pumpkin wonderland

Crackle Pumpkins by Leonoff Art Glass

Crackle Pumpkins by Leonoff Art Glass

Pumpkins are a perennial favorite for autumn decorations and Halloween festivities, gracing porch steps and centerpieces alike with their vibrant color and charming presence.

Ripening Pumpkins, giclee print of an original watercolor painting by Steven Kozar

Ripening Pumpkins, giclee print of an original watercolor painting by Steven Kozar

Pumpkins—and their cousins, winter squash—are available in a cornucopia of shapes, colors, and sizes. Tiny jack-be-little pumpkins that fit in the palm of your hand. Enormous Atlantic Giants that can only be moved with a forklift. Butternut squash with smooth, creamy skin. Ornamental gourds studded with baroque protuberances in a panoply of color.

Pumpkins and squash at a roadside stand in Wisconsin farm country.

Pumpkins and squash at a roadside stand in Wisconsin farm country.

But it’s not simply their beauty that makes pumpkins so beloved this time of year: it’s also their status as cherished symbols of abundance and plenty. For the farmer or gardener, pumpkins are one of the final crops of the growing season—a sweet reward after months of tender care, and a joyful representation of a bountiful harvest.

Autumnal Pumpkins by Treg Silkwood

Autumnal Pumpkins by Treg Silkwood

For many (including me), pumpkins also evoke warm childhood memories. I am reminded of cozy pumpkin patch hayrides, the messy fun of carving jack-o-lanterns, the crunch of oven-roasted pumpkin seeds, and the sight of candlelit jack-o-lanterns greeting me and my costumed friends on Halloween night.

With such charming beauty coupled with rich, meaningful symbolism, it’s no wonder that so many artists are inspired by pumpkins. And—bonus—a pumpkin’s cylindrical form makes it perfectly suited to glassblowing. So it’s easy to see why pumpkins are especially popular with glass artists—and why glass pumpkin patches have sprouted up at art centers and studios across the country!

Left and center: A glass pumpkin comes to life in the Anchor Bend Glassworks studio.
Right: Large Orange Pumpkin by Anchor Bend Glassworks.

 

The sheer diversity of the Curcubita genus is reflected in the breadth of glass pumpkins available in our Artful Pumpkin Patch. But artists don’t simply recreate nature—they use it as a springboard for their own imaginative flourishes and personal touches. You’ll find pumpkins and squash in a dazzling array of colors and patterns never found in a garden—indeed, impossible to grow anywhere besides an artist’s imagination!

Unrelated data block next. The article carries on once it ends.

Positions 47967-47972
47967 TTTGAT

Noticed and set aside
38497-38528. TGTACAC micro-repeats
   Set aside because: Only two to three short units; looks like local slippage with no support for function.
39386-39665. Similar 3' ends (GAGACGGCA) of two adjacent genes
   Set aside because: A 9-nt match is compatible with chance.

Glow Super Mini Pumpkins by Donald Carlson

Glow Super Mini Pumpkins by Donald Carlson

One of the ways that artists make pumpkins their own is through the stem. This also happens to be my favorite part, not only because I am drawn to sinuous shapes, but also because I delight in the variety of creative approaches artists take to represent a pumpkin’s coiled tendrils.

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Upper left: Pumpkin in Burnt Red by Drew Hine. Upper right: Speckled Pumpkin by Scott Summerfield. Bottom: Medium Ivory Autumnal Pumpkin by Treg Silkwood.

 

Left: Michael Trimpol creates a stem from molten glass. Right: Spotted Pumpkins in Salmon-Gray by Michael Trimpol and Monique LaJeunesse

 

In addition to getting creative with the stem, many glass artists use the pumpkin’s simple form as a canvas for intricate surface design. For instance, these pumpkins by Ken and Ingrid Hanson are fantastic examples of latticino canework and murrini—traditional Italian glassworking techniques for which the artists are renowned.

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Left: Orange and Yellow Latticino Pumpkin by Ken and Ingrid Hanson
Right: Impressionist Pumpkin by Ken and Ingrid Hanson

 

Other artists take advantage of glass’s unique optical qualities to create dramatic effects. Both pumpkins below have clear bodies that refract light, creating a striking interplay with the core of dichroic glass or gold leaf. To my eye, these effects give these pumpkins a hint of magic.

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Left: Large Clear and Dichroic Pumpkin by Ken and Ingrid Hanson
Right: Gold Leaf Pumpkin by Scott Summerfield

 

Still other artists make a statement with color. Some, like Mark Rosenbaum, revel in vibrant colors and bold patterns, while others, like Hudson Beach Glass, focus on a single color with a matte finish for a refined, modern look.

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Left: Mardi Gras Pumpkins by Mark Rosenbaum
Right: Black Gourd 0862 by Hudson Beach Glass

 

These are only a sampling of the remarkable glass pumpkins available in our Artful Pumpkin Patch. I encourage you to explore the rest of this pumpkin wonderland to discover the many ways that artists interpret this beloved squash—perhaps you’ll find a few that catch your eye and evoke fond memories of autumn. Happy picking!

By |October 7th, 2016|articles|Comments Off on pumpkin wonderland